Monday, July 9, 2012
And after two Anton Chekhov stories about bad marriages - how about two stories (in the Pevear-Volokhonsky selection of Stories) about failed marriages, that is, of marriages that failed to happen because of the complete eccentricity, or narcisssism, of one of the characters: First, The House with a Mezzanine, a Chekhov rarity in that it's written in first person, in which an artist describes part of a summer he spent at a friend's estate, next door to the eponymous house, in which lived two sisters, a beautiful elder sister who's politically passionate and scornful of the artist as a worthless aesthete, and the younger sister just entering womanhood. Toward end of summer, the artist embraces the younger sister and kisses her, and it's assumed that they are destined for each other - but the next morning she's gone, the older sister has stolen her off to Crimea or some remote place, and the young sister leaves a note, and the artist, forlorn, never sees her again. Similar story: Man in a Case, this one narrated by one hunter two another during a night's layover in a remote hut, he describes a very eccentric colleague who teaches Greek and is always telling others what they should and shouldn't do - a stickler for rules and conventions. Surprisingly, he falls in love with a visitor, and they seem to be on the verge of getting engaged - but the woman's brother, another teacher in the school, can't stand the Man in a Case (that is, sheltered from and buffered against all the troubles of the world) and essentially tosses him out on his ear - and the woman laughs at that. End of relation - and the Man in the Case becomes ill from the shock of the toss-out (and the rejection?) and dies. Sad stories, in a way - and both about people who should have been left alone to find the love that would make them happy, but were tragically derailed by meddling siblings who think they know what's best.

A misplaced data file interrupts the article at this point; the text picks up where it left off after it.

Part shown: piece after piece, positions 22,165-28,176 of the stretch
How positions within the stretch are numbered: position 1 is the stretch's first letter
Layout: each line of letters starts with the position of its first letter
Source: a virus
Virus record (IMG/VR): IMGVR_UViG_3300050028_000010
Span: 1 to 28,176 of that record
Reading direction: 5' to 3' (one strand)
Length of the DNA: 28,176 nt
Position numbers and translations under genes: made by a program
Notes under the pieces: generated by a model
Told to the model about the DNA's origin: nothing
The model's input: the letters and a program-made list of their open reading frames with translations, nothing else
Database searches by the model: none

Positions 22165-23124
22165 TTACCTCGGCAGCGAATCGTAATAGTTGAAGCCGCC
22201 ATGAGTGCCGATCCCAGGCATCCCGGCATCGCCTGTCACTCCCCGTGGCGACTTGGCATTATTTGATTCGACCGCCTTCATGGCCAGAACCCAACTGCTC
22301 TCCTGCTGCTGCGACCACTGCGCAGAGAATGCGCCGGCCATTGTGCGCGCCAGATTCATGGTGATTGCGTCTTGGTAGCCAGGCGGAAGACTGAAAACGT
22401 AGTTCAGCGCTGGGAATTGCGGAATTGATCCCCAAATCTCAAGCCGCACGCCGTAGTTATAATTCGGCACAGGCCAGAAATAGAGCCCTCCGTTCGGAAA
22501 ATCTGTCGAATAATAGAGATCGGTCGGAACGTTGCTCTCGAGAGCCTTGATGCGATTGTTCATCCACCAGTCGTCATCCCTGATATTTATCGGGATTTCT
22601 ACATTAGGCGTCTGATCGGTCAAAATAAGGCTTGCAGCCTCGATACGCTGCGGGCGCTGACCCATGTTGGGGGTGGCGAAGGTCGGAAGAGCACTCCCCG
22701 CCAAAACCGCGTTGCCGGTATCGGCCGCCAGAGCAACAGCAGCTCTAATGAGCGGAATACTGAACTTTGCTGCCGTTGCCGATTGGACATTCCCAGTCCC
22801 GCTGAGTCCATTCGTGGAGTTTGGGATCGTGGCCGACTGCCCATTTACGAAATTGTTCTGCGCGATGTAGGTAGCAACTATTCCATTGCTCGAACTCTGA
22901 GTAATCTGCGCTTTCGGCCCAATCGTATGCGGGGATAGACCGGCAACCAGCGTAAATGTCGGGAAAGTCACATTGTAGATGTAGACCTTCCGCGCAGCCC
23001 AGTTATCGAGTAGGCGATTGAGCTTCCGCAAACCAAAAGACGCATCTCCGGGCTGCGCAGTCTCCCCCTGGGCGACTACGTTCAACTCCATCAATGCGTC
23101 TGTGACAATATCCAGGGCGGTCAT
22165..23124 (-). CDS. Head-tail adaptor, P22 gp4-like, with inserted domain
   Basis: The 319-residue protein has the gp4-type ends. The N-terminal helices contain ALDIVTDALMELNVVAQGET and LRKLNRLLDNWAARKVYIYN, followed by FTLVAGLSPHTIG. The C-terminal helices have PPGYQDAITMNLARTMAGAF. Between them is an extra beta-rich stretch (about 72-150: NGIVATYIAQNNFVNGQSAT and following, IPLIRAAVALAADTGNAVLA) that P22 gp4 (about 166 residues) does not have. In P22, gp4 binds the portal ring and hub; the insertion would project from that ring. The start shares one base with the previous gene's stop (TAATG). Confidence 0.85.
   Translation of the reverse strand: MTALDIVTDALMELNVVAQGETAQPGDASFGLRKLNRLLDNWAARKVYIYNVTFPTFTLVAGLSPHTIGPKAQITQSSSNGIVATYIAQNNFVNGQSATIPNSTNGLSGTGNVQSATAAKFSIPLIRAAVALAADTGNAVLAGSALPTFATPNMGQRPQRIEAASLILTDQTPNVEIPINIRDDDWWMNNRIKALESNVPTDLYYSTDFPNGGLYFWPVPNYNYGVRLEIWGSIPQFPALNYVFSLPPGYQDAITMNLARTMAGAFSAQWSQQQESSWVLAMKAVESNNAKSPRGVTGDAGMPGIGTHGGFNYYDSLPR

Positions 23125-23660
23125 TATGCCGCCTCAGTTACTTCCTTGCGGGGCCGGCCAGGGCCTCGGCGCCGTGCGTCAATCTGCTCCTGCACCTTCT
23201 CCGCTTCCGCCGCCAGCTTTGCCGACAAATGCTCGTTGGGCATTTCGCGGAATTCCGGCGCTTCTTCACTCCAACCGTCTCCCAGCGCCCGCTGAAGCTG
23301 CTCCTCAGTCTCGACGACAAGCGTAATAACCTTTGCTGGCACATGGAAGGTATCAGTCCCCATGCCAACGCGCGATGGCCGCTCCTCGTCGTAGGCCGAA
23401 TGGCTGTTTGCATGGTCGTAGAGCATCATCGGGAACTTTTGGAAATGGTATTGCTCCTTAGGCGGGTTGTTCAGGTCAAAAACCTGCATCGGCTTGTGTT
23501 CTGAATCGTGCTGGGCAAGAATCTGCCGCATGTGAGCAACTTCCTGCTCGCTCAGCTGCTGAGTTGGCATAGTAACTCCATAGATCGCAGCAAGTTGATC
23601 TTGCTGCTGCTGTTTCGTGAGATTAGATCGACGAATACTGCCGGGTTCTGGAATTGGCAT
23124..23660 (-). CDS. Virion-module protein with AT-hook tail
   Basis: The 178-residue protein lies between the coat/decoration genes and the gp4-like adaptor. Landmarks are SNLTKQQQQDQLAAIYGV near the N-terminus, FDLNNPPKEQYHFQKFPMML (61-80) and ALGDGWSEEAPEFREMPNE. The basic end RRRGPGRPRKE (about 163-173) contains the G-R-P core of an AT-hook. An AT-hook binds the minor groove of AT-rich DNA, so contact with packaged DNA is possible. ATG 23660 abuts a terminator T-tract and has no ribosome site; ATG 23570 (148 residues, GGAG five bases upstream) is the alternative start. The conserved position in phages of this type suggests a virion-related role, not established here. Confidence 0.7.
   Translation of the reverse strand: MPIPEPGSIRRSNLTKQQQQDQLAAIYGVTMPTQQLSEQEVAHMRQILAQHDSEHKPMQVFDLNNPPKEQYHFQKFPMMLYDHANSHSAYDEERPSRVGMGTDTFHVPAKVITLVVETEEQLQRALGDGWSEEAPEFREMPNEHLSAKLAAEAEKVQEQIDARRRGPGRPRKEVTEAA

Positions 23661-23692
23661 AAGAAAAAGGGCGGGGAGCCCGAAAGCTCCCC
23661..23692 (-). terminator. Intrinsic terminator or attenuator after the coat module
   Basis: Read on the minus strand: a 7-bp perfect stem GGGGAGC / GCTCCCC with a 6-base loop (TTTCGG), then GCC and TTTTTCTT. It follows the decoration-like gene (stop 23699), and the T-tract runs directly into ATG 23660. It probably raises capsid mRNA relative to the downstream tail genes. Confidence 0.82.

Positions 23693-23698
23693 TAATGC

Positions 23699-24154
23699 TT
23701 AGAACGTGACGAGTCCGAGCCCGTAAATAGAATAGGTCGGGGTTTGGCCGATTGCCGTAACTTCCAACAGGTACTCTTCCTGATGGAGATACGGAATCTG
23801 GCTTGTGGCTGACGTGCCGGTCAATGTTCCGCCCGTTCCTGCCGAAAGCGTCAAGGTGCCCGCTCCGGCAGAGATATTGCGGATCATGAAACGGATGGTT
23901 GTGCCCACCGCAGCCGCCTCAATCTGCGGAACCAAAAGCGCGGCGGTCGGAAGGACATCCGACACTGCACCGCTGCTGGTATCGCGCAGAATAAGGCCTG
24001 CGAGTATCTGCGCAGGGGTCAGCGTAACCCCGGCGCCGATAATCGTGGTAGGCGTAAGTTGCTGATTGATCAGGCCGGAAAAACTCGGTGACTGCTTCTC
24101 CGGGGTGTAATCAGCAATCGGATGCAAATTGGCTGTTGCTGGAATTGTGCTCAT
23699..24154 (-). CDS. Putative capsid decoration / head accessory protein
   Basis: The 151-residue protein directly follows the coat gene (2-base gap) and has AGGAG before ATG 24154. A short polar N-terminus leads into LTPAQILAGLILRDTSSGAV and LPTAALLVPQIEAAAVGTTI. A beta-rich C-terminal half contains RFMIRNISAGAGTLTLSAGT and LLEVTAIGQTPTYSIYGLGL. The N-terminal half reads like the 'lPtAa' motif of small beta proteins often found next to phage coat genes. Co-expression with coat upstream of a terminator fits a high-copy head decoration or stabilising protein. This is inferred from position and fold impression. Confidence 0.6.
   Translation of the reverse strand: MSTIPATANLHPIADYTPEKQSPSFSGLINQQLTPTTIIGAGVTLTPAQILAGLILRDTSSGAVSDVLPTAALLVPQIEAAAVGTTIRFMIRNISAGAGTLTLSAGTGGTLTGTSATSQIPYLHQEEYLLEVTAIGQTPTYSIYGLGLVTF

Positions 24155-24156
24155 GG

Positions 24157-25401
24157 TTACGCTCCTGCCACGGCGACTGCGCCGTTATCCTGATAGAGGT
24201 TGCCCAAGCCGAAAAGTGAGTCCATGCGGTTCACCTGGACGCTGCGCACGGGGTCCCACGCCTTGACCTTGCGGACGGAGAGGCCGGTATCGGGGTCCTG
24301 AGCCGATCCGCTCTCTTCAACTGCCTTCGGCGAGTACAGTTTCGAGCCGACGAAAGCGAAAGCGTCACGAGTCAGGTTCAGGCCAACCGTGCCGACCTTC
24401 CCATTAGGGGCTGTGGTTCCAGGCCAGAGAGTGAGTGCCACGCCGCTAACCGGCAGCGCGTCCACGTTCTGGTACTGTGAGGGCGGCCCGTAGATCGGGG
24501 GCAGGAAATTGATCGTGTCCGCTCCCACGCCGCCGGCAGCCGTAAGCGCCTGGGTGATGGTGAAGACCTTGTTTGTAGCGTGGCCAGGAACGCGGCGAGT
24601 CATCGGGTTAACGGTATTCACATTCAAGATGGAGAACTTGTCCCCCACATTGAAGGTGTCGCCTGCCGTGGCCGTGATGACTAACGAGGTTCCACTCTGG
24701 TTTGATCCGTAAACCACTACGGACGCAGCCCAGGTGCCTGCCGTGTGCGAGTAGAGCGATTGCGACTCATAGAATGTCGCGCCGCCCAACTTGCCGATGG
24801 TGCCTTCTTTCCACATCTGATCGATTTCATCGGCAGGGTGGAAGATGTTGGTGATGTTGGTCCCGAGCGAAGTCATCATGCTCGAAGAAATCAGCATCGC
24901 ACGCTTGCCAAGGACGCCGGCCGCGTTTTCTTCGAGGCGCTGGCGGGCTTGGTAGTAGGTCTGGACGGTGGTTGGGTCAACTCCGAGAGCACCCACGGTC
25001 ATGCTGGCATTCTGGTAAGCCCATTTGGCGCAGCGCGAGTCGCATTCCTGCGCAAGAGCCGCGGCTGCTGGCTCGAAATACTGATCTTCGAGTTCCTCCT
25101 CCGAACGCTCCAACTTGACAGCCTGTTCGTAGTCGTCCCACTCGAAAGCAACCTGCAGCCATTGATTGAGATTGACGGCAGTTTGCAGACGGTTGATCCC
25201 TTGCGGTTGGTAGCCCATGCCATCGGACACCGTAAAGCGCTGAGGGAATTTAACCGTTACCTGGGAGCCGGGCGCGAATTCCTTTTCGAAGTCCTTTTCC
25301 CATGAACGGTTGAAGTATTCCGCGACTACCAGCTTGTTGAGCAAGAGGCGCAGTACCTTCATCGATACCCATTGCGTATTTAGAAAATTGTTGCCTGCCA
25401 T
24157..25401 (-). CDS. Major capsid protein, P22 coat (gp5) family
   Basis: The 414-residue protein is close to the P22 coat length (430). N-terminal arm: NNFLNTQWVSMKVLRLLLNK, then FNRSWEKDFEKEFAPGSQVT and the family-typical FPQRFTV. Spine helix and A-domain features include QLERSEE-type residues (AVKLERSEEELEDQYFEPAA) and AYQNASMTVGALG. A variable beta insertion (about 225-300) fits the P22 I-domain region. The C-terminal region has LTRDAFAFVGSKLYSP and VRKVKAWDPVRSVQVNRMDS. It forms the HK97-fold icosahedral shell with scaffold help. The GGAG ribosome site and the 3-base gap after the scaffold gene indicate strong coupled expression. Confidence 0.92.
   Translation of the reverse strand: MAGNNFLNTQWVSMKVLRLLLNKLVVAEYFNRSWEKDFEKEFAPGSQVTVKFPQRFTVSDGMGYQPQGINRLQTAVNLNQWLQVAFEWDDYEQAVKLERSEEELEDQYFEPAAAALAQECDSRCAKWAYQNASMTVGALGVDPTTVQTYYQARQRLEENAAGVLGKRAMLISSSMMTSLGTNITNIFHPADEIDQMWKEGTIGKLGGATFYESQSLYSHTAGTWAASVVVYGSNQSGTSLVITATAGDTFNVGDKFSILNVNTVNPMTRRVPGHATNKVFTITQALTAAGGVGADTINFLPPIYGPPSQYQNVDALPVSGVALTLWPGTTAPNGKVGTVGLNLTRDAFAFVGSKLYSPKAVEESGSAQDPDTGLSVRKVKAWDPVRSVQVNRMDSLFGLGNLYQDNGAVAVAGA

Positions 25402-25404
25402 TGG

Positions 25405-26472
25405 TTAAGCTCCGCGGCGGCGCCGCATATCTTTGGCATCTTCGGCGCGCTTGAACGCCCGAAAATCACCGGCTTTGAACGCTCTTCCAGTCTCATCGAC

Sunday, July 8, 2012
A few mid-1890s stories by Anton Chekhov take a different tack: after he'd been exploring longer, almost novelistic forms with Ward No. 6 and others, he moved back (at least it would seem this way in the Pevear-Volkhonsky selection) to a few shorter stories that focus, as many of his earlier ones did, on a single moment or image: but whereas the earliest stories tended at times to be sharp and ironic, these mid-to-later career stories are sorrowful, and they establish a new Chekhovian theme of tragic misalliances, bad marriages: Rothschild's Fiddle, one of the best, concerns the old coffin-maker who realizes, on the death of his wife, that he was unkind to her and unsympathetic through her whole life - we see them together in only the last stages, and it's horrible, as he expects his wife to serve him even when she's on the verge of death, and she tries, out of a fear of his wrath; the coffin-maker is one of the most despicable characters in Chekhov - most of his protagonists and at the least sympathetic, but not him - though he repents at the end and bequeaths his violin, or fiddle, the the Jewish musician, Rothschild, whom he'd abused for many years - and Rothschild can play only sad tunes with his new instrument. Others, The Student and the oddly titled Anna on the Neck (reference double: to a medal worn on the collar, and to a wife's dragging her husband down, hindering him) - the latter story in particular a story of a terrible marriage, young girl marries much older man for his wealth, but naturally she breaks free from him when other men notice her beauty - the old man, though stingy, even miserly, does nothing terribly wrong, but still Chekhov treats him like an object of ridicule, with no sympathy. At this point in his career, Chekhov seems to have a very darkened view of marriage, for some reason, and he illustrates, through a series of stories, how people who enter into matrimony do so at great peril.
Saturday, July 7, 2012